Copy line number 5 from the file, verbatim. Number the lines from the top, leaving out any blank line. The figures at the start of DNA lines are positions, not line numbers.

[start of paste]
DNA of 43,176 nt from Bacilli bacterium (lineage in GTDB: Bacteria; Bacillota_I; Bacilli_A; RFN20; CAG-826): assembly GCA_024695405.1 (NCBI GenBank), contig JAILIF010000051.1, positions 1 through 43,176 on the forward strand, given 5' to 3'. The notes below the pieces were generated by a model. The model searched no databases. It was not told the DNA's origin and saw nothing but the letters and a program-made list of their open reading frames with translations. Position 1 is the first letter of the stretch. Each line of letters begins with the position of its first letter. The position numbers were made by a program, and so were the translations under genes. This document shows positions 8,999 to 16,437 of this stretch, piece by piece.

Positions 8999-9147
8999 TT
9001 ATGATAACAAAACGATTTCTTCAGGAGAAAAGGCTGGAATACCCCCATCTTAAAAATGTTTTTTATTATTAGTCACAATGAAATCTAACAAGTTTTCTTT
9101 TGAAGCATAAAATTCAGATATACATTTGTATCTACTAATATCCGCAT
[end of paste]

9101 TGAAGCATAAAATTCAGATATACATTTGTATCTACTAATATCCGCAT